Used by Soldiers. Somewhat powerful, and they can really clear out a room! Best used if thrown into a small room with lots of enemies. (Ever try the ammo rooms in 2fort4? Gibs of fun!) Note however, that nail grenades are notorious for causing lag and crashing servers. It's not fun for the server to record where every nail in the grenade is. (I personally made a big boo boo when I threw, uhh, 6 or so nail grenades into the top level in Havoc32)

MIRV Grenades
Can we say cheap? Gobs of fun and gibs o' plenty. These little nasties will spew forth multiple grenades, in attempt to blast open anyone within its range. They're probably the Engineer's worst nightmare, since many o' MIRV has "dismantled" a sentry.

EMP Grenades
Used by Engineers. Not much to them. Use 'em like normal grenades. However, they pack a much LARGER punch. (Most blasts seem to result in instant death) They're supposed to blow up the ammo of anyone in range. Maybe if you didn't carry any ammo, you'd survive?

Concussion Grenades
These really annoy me. Basically, they cause your view to shift around automatically. Moving around is still possible, but firing is unwise (and dangerous if you're a Soldier). I've heard of Medics "grenade jumping" using these things. Must be hard, but definately a good ability to have.

Flash Grenades
Yet another "annoying" grenade. Used by Scouts to blind their foes (momentarily) and slip through unsuspected. As with concussions, it's usually not a good idea to fire ... who knows who or what you'll hit? (Can we say: "Wall blast?")

Hallucinogen Grenades
Used by Spies. Not terribly effective, though. It's sort of like the nail grenade, in that rooms will be cleared (for quite a long time I might add). But they're not likely to kill anyone, unless you happen to tranquilize enemy players into them. In any case, they sort of give away the Spy.

Napalm Grenades
Used by Pyros. These used to be not that powerful, but in the latest version these can be deadly. Now they continuously burst into flame. They can be used to block off passages and just as good as a mirv grenade for taking out sentries. It's great for damaging incoming enemies.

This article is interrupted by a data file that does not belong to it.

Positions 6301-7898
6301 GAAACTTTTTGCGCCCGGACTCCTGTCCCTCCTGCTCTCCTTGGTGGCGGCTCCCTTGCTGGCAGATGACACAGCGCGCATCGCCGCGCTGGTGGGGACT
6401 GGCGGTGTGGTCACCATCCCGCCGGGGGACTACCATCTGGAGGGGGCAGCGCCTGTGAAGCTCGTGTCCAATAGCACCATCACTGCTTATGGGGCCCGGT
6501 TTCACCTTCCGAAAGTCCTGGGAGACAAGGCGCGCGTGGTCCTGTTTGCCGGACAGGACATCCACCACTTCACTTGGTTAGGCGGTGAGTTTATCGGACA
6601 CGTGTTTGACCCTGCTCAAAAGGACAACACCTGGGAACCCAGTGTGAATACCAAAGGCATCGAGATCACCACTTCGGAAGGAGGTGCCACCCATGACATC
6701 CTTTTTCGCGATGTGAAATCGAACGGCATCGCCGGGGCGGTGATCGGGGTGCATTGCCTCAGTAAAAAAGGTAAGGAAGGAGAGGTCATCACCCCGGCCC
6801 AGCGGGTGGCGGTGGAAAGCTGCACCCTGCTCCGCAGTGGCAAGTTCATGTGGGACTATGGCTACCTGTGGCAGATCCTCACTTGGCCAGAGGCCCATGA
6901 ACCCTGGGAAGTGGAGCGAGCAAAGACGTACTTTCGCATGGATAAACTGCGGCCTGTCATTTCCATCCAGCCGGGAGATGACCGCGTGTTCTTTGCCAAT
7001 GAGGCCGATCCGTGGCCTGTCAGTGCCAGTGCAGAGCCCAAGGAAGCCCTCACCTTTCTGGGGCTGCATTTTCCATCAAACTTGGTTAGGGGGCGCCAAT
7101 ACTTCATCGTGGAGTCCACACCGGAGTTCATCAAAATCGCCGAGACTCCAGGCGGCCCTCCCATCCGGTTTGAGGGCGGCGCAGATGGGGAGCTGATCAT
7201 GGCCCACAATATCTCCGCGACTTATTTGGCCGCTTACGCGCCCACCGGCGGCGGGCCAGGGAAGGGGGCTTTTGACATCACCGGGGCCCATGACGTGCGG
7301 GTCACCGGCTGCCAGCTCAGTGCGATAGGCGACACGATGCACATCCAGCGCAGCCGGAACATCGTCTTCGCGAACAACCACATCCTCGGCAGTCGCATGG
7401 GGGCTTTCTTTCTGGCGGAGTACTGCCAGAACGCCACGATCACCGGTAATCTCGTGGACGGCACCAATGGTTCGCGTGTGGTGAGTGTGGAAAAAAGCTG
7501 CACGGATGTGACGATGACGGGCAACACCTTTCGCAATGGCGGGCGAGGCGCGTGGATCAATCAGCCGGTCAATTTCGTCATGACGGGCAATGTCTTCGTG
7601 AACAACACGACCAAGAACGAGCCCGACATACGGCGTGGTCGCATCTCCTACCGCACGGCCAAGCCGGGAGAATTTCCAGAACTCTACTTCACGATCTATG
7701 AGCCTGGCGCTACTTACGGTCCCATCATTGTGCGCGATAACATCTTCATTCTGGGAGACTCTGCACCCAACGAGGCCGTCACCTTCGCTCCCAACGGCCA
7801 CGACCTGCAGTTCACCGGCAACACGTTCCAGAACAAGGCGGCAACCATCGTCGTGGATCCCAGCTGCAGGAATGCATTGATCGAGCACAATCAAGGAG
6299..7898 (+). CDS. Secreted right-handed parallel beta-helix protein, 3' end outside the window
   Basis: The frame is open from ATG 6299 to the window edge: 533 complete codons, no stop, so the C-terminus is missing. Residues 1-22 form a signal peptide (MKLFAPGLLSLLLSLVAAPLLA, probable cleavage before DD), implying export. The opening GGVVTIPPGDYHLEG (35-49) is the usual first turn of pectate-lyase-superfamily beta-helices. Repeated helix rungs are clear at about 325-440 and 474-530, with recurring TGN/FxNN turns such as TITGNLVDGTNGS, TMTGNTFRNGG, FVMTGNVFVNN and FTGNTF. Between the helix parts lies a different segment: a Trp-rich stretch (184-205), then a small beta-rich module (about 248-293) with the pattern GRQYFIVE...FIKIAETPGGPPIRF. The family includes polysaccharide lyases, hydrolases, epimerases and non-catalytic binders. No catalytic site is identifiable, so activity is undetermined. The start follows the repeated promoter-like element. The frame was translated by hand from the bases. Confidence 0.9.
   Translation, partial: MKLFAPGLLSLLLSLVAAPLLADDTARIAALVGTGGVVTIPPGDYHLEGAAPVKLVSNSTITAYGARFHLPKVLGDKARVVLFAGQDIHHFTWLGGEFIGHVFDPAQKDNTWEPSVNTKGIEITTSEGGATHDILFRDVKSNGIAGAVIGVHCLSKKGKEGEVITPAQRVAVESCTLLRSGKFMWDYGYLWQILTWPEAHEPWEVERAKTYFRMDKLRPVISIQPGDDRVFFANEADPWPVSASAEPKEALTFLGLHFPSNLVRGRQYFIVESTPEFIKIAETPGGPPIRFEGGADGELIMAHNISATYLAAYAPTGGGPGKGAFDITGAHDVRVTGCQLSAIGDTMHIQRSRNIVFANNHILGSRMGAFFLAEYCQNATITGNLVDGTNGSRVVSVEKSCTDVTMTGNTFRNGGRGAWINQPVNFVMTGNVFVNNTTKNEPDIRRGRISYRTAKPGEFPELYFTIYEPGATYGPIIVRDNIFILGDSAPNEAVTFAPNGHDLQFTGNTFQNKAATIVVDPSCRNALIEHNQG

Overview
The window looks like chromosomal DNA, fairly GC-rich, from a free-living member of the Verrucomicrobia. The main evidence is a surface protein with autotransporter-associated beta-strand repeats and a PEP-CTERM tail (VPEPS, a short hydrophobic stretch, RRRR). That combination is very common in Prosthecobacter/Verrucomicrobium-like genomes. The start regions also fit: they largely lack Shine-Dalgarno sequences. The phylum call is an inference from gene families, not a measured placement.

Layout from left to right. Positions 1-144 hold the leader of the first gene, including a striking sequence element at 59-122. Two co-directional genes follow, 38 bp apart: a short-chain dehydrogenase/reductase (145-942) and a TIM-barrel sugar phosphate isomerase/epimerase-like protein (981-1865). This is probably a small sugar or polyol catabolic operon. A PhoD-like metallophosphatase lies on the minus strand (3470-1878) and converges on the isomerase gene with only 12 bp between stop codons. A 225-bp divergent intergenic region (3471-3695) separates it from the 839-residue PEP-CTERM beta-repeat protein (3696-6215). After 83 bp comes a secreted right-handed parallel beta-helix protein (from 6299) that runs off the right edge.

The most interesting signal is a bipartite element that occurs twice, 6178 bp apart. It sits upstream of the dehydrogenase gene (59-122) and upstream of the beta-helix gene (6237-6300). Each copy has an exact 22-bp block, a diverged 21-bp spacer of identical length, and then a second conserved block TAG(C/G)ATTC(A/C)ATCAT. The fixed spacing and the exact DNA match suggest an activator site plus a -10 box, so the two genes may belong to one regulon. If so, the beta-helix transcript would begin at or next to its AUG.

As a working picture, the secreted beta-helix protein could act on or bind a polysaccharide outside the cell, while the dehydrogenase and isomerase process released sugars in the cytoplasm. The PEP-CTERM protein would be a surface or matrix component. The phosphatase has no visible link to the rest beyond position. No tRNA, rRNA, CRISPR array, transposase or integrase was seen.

Finally, the last "special" grenade isn't even a grenade at all ... it's the flare. Used by Snipers. Flares seem to work best when used to light up those shadowy areas Snipers like to lurk in. The Sniper can now chuck the flare pretty far. But wouldn't it have been nice what if Snipers were able to SHOOT flares, via the Sniper Rifle?

Knowing the Levels

One of the most important tips I can give: know the levels. Also, learn how to score in them. It never ceases to amaze me how many people take the key to the wrong place in the Rock or how many players don't know where the control room is in Havoc. Do your teammates a favor and read the DOCs. Or at the very least, don't pick up keys/flags if you don't know where they go. There's nothing more irritating than watching a teammate in the Rock bring the key to YOUR base.

It's also important to know where the choke points and Sniper / Sentry hideouts are. If you know where to expect the enemy, you'll probably find a way to surprise THEM instead of vice versa. Also, I've found it much easier to bounce grenades into areas with Sentries, rather than attack one head on.